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Looking back: The PC assault on Apple's pro markets

In January 1998, several PC vendors at the Macworld Expo launched souped-up Windows systems aimed squarely at the Mac content creation market. The vendors expected to take advantage of slumping Mac sales and a worried community and spark a wave of Mac pro switchers.
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Written by David Morgenstern on

In January 1998, several PC vendors at the Macworld Expo launched souped-up Windows systems aimed squarely at the Mac content creation market. The vendors expected to take advantage of slumping Mac sales and a worried community to spark a wave of Mac pro switchers.

On the same week, Apple sent out a press release saying its user base was 70 million (22 million Macs, each used by 3.2 users). Everyone inside and outside the Mac industry knew this was a sorry joke.

In the December 15, 1997 issue of MacWEEK, stories pointed to Apple's 10-K annual report just filed, where the company said that its sales would likely keep sliding. The slump was due to "continued customer concerns regarding the company's strategic direction, financial condition and future prospects, and the viability of the Macintosh platform, and to competitive pressures in the marketplace."

My story "PC makers plotting Mac expo offensive" was on the front page of that issue. It looked towards the Macworld Expo San Francisco due in January. Unlike this year's "late" Macworld Expo next week, the show in 1998 started this week, right on the heels of the new year.

At the show, Intergraph Computer Systems and Digital Equipment Corp. launched Windows NT systems on the Mac's home turf. The systems were mostly aimed at Mac professional print design and prepress customers and also digital video editing.

The vendors put a smiling face on the subject. Intergraph had trademarked the term "MacFriendly" for a new series of ExtremeZ systems and said it was seeking the "best out-of-the-box experience of any NT vendor." This meant that the Intergraph machines would play well on AppleTalk networks. And the company pledged to work on integration solutions.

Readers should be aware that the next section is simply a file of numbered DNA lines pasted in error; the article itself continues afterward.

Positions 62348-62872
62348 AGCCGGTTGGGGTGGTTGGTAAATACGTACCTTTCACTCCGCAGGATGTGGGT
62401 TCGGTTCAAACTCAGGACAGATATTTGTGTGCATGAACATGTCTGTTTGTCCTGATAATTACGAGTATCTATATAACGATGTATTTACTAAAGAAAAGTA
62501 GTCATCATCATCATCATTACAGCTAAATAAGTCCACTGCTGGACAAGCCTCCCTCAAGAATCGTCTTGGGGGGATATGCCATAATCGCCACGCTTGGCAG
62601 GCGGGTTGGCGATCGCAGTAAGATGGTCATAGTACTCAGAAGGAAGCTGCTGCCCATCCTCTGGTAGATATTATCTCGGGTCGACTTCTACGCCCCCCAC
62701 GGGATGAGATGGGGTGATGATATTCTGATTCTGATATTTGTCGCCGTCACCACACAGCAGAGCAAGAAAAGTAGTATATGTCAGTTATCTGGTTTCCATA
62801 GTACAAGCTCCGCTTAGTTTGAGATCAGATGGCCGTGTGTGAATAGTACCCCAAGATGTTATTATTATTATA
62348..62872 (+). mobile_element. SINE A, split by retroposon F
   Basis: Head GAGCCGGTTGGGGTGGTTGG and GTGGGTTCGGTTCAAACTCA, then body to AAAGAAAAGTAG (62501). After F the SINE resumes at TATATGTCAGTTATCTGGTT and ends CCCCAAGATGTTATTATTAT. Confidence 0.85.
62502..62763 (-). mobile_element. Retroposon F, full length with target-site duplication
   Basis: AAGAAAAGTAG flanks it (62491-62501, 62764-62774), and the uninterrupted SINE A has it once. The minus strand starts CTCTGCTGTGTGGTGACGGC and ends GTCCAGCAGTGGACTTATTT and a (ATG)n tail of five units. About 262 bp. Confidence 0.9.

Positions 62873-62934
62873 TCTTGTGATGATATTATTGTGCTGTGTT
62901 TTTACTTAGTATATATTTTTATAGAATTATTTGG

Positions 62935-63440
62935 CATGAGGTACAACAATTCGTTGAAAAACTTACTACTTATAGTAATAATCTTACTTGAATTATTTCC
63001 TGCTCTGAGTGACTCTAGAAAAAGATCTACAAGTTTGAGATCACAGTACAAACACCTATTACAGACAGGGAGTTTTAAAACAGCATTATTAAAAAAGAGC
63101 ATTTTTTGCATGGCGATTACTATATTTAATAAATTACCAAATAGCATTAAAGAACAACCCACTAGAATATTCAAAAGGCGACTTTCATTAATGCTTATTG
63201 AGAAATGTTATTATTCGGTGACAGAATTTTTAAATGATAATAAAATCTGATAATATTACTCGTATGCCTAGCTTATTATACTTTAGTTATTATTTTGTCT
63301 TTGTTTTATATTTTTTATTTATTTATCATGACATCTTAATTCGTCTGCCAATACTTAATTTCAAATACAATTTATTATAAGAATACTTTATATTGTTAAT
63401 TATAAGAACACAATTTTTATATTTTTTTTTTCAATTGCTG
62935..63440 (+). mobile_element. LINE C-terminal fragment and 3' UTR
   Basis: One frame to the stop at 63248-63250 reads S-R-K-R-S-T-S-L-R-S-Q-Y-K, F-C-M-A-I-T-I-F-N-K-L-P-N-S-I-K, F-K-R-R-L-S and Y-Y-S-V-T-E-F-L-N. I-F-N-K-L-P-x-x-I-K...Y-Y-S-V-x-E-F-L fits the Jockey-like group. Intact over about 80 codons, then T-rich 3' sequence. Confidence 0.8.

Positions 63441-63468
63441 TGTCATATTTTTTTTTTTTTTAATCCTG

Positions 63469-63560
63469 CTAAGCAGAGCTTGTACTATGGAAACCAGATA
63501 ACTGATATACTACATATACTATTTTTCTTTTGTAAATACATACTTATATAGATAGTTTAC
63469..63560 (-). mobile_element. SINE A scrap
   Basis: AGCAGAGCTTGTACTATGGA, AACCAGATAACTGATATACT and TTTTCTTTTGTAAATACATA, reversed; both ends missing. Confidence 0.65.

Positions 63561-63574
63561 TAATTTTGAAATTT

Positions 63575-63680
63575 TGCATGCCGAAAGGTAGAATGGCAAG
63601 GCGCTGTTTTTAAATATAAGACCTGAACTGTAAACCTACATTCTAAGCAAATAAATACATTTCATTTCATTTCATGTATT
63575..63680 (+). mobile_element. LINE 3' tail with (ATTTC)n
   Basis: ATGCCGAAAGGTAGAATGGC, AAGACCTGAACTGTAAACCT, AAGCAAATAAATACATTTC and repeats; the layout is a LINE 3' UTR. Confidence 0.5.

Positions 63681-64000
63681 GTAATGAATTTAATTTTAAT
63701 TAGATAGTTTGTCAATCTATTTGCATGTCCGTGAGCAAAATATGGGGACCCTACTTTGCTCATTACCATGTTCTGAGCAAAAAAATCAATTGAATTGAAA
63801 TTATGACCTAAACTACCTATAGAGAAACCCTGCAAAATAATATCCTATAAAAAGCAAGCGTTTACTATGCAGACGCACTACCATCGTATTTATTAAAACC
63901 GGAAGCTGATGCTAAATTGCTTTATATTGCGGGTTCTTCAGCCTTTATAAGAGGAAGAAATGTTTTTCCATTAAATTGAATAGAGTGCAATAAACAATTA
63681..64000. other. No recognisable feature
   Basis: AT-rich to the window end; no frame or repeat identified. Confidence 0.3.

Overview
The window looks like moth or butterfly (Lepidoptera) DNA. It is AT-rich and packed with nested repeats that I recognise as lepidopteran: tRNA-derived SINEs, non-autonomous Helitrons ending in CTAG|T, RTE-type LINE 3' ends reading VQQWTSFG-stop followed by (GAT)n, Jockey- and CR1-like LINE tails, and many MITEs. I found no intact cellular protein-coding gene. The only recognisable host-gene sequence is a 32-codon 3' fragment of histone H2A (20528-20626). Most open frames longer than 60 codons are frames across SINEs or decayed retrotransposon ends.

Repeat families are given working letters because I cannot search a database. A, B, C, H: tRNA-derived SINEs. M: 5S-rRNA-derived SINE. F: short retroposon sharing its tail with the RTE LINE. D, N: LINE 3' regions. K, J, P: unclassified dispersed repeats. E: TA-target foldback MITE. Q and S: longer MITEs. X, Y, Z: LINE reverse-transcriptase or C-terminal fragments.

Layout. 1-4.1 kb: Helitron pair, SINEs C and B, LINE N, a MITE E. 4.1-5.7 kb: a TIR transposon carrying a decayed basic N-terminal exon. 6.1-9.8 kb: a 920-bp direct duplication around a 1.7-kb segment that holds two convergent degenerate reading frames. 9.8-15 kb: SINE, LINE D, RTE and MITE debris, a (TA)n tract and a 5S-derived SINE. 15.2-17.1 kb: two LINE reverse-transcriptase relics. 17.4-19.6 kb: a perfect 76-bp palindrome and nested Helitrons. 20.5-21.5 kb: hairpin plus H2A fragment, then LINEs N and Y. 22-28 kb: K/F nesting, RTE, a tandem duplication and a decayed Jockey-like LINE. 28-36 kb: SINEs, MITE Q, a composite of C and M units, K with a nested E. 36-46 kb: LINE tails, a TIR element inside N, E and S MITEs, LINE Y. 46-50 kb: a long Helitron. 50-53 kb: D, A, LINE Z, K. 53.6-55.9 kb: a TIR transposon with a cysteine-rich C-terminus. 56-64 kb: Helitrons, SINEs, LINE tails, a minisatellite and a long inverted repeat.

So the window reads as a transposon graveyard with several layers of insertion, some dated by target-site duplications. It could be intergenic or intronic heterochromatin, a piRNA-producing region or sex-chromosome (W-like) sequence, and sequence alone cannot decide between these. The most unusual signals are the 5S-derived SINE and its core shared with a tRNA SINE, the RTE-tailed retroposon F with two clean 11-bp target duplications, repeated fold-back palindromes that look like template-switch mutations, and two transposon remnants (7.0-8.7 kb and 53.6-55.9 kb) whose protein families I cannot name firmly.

"We say 'integrate' rather than 'migrate,' " [Jim] Lambert said [then the executive director of Intergraph's publishing and prepress division]. "The Mac won't ever be out the publishing market. Prepress shops will never be 100 percent anything."

Of course, the faithful Mac users didn't care much for the migration message. The Mac users also didn't want the integration message, but sometimes that was being taken out their hands by IT management.

DEC called its line the CreationStudio, which came with either a Pentium II or Alpha processor. The machines would come bundled with Quark XPress and 3D apps (Quark had said it would port XPress to the Alpha in the fall).

Remember that Adobe Systems had made Windows versions of PhotoShop and Illustrator available in 1993 and 1995, respectively. The familiar content creation titles were out by then on multiple platforms.

"It's not just a question of productivity," a DEC executive said at the time. Right. Of course, he was pointing to a new Mac-oriented support organization for the new content customers.

For Mac users it was a question of productivity. They were more productive on the Mac.

Still, many content creators went over to Windows and others started their careers on Windows.

In the next couple of years, other vendors joined the pack aiming for the content creation market. But the plans mostly were a bust. The content creation Windows customers didn't act like Mac users.

Vendors discovered to their dismay that PC creators bought commodity systems — just like the rest of the PC market — and didn't want the way more expensive machines that were aimed specifically at the market.

Now, a decade later, content creation is on the mind of many more computer users than professionals. And guess what? They continue to find that the Mac is better than Windows for content.

Here's a December blog post of Greg Reinacker, the CTO of NewsGator Technologies. He just joined the switcher generation.

It all started with Windows Vista, actually. As a Windows guy, I was all excited when it was released, and installed it on my work laptop as soon as I could. Hmm…didn’t seem to get much faster, and I didn’t have a cool enough video card to run Aero, but hey, it was shiny and new. And the power management worked way better than XP ever did.

But then I got home, shrink-wrapped copies of Vista Ultimate in hand, and contemplated upgrading my home machine (which was running XP). This machine was the one I use for my photography, and it’s running Lightroom, Photoshop, and some other apps. Vista wasn’t such an obvious choice here ...

Some things never change, even over the span of a decade. Content creation will be a big deal at this month's Macworld Expo. And no doubt, so will Windows. But this year, the topic of Windows will be in the context of virtualization running on a Mac.

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